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Assessment in science

The primary purpose of assessment is to improve students’ learning and teachers’ teaching as both student and teacher respond to the information that it provides. Effective assessment benefits students, involves students, supports teaching and learning, is varied to suit the context and purpose, and is valid and fair.

Te Marautanga o Aotearoa expresses similar views in the section Ngā Ahuatanga Ako, under the heading Te Whakarite Aromatawai Whai Take (page 15).

Begin by identifying what your students already know and the big ideas of science that your students need to understand. Then, introduce scientific knowledge, skills, and attitudes in contexts which are relevant and familiar to the students and build on their understanding.

Resources supporting assessment for primary and secondary learners

The New Zealand Curriculum | Science

The New Zealand Curriculum sets the direction for science learning and provides a framework for your local curriculum.

Assessment Resource Banks  

Over 700 formative assessment resources for students working at levels 1-5 of the New Zealand Curriculum in English, mathematics, and science. Many of the assessment resources can be completed online, and many have an auto-marking function. The student tasks and the teacher information are based on New Zealand and international research, and informed by trials in schools.

The resources are free to New Zealand schools.

Building Science Concepts

The Building Science Concepts series is designed to help teachers in primary schools build students' understanding of science concepts. The books provide a structured approach to build students' understandings from simple to more complex scientific ideas, and relate those understandings to the world around them.

NZCER | Building science concepts

The Building Science Concepts books are listed on the Assessment Resource Banks (ARBs) website with assessments for each "Big idea".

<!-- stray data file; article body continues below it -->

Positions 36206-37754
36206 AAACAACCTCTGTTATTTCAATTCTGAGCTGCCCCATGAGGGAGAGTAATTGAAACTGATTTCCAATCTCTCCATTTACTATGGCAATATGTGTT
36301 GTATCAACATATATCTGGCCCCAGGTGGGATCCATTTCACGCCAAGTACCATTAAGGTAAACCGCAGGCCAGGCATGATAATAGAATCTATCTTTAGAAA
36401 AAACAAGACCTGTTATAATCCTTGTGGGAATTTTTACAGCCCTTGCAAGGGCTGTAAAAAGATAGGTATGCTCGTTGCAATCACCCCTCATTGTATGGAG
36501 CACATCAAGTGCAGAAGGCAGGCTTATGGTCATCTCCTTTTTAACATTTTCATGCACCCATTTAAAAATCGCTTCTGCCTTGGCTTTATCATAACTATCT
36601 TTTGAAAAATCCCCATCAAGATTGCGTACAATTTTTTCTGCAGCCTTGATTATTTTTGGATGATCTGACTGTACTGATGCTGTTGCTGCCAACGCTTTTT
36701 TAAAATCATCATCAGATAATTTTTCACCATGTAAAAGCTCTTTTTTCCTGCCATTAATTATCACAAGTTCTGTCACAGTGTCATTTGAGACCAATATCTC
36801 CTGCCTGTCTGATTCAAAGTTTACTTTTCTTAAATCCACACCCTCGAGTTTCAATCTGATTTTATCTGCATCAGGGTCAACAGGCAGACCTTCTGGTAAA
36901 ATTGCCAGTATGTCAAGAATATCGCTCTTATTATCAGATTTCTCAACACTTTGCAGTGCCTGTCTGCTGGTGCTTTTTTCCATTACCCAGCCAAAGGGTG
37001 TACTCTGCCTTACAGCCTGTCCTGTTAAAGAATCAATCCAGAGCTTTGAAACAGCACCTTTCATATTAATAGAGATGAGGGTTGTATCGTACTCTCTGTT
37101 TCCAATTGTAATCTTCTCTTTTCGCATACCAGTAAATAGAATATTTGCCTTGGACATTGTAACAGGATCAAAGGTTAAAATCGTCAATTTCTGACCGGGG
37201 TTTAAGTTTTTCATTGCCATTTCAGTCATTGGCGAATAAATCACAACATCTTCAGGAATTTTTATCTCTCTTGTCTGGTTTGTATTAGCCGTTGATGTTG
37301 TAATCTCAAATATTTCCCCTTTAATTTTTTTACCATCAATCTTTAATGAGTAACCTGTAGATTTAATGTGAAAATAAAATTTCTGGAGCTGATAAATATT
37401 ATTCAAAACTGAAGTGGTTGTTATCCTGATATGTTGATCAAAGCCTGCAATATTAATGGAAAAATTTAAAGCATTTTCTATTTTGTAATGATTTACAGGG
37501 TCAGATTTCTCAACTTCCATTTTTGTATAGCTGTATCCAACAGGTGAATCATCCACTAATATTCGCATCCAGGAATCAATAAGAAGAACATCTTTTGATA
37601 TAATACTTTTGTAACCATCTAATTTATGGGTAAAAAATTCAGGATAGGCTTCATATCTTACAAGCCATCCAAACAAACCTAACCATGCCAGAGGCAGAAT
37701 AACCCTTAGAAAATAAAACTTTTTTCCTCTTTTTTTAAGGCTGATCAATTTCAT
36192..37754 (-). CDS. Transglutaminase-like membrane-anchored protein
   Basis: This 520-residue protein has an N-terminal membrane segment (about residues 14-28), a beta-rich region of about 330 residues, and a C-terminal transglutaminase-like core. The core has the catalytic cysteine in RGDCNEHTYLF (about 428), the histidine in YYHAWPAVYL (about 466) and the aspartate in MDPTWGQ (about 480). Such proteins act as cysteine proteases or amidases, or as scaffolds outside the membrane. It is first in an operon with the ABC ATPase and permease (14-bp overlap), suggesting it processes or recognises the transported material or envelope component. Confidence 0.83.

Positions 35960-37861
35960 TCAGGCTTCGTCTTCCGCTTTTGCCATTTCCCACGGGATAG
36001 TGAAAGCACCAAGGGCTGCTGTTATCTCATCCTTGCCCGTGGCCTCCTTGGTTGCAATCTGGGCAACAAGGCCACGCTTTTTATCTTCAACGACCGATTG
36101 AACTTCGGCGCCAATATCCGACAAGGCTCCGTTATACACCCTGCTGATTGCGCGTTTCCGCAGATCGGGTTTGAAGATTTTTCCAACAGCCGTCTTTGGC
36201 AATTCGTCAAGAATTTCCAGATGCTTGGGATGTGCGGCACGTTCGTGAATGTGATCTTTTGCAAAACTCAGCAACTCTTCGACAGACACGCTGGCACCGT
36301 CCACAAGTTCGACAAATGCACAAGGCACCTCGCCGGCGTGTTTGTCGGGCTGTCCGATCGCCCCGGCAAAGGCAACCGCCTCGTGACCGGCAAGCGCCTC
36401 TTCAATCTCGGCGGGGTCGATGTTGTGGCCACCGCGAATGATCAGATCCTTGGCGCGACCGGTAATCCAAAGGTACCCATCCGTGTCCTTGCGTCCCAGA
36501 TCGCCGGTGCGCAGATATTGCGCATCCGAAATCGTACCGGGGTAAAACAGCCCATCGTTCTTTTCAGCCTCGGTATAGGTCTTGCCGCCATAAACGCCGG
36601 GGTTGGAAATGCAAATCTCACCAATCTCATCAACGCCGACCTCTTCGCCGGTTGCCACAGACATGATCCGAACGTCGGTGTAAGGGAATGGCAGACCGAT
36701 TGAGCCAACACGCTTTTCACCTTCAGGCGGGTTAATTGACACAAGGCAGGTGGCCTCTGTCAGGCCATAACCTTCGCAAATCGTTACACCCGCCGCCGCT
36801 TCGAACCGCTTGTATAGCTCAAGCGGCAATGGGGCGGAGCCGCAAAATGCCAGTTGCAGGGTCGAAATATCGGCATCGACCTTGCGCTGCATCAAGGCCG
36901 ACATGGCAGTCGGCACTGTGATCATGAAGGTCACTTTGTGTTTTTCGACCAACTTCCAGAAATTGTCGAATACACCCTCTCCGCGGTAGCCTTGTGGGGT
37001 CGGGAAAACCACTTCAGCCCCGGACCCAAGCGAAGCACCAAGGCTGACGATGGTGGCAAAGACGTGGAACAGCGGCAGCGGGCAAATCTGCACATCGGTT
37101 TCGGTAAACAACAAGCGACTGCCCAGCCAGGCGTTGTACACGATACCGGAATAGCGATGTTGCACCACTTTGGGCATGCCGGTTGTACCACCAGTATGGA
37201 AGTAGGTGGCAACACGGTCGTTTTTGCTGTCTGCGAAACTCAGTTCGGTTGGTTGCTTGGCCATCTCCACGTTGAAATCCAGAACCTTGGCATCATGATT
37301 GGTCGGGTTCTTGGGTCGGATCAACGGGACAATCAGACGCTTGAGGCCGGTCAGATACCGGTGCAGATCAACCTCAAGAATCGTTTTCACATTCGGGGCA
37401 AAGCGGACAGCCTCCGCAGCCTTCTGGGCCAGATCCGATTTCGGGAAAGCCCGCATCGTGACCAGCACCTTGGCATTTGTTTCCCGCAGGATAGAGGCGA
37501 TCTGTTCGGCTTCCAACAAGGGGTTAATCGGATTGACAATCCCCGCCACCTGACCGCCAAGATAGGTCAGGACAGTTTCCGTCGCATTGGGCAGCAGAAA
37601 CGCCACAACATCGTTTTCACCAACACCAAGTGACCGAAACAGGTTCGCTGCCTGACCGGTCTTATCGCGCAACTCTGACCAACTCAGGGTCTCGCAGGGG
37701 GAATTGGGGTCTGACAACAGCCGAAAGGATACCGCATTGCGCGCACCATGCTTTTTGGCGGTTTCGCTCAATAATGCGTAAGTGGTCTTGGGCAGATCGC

National Monitoring Study of Student Achievement (NMSSA) | Science

The National Monitoring Study of Student Achievement (NMSSA) monitors student achievement across the New Zealand curriculum at Years 4 and 8 in English-medium state and state-integrated schools. 

Downloadable practical supports for teachers:

  • Science toolkit for teachers of Year 7 and 8 students
  • Science guide for teachers
  • What children are learning in Science: A guide for whānau

NCEA standards alignment – science

The NCEA standards alignment science is for teachers working with students at years 11–13. Download assessment resources for internally assessed Level 1, 2, and 3 registered achievement standards, including resources for:

NZCER science assessment tools

The New Zealand Council for Educational Research (NZCER) has developed three tools to support the science learning of students in New Zealand schools. Two of these tools are standardised assessments which schools can subscribe to: 

The third tool is free to access:

The  Science Engagement Survey , a non-standardised survey for years 0–10. 

All three tools are available on NZCER Assist - New online platform for 2021 , an online service that enables students to sit NZCER tests online and provides schools with detailed analysis and reporting on student achievement.

NZQA and science

Access science subject resources for internal and external standards:

Curriculum and standards documents on these pages have links to standards, matrices, and teaching and learning guides on TKI.

For internally assessed standards these pages provide links to: clarifications, exemplars of student work, and assessment and evidence gathering templates.

NZQA | Standards  The Directory of Assessment Standards (DAS) lists all quality assured unit and achievement standards, known collectively as "assessment standards". 

Scholarships are offered in Earth and Space Science, Chemistry, Biology, Physics, and Agriculture and Horticulture. 

Science exemplars

The science exemplars are annotated pieces of students' work from levels 1 to 5. Each exemplar highlights students' learning needs and suggests next steps. Use exemplars to that let students reflect on their own work.

These exemplars relate to the curriculum levels and achievement objectives described in the previous New Zealand Curriculum, published in 1994. These, and the progressions of learning described, may not correspond with those described in the 2007 New Zealand Curriculum. Some links and videos within these exemplars may no longer work.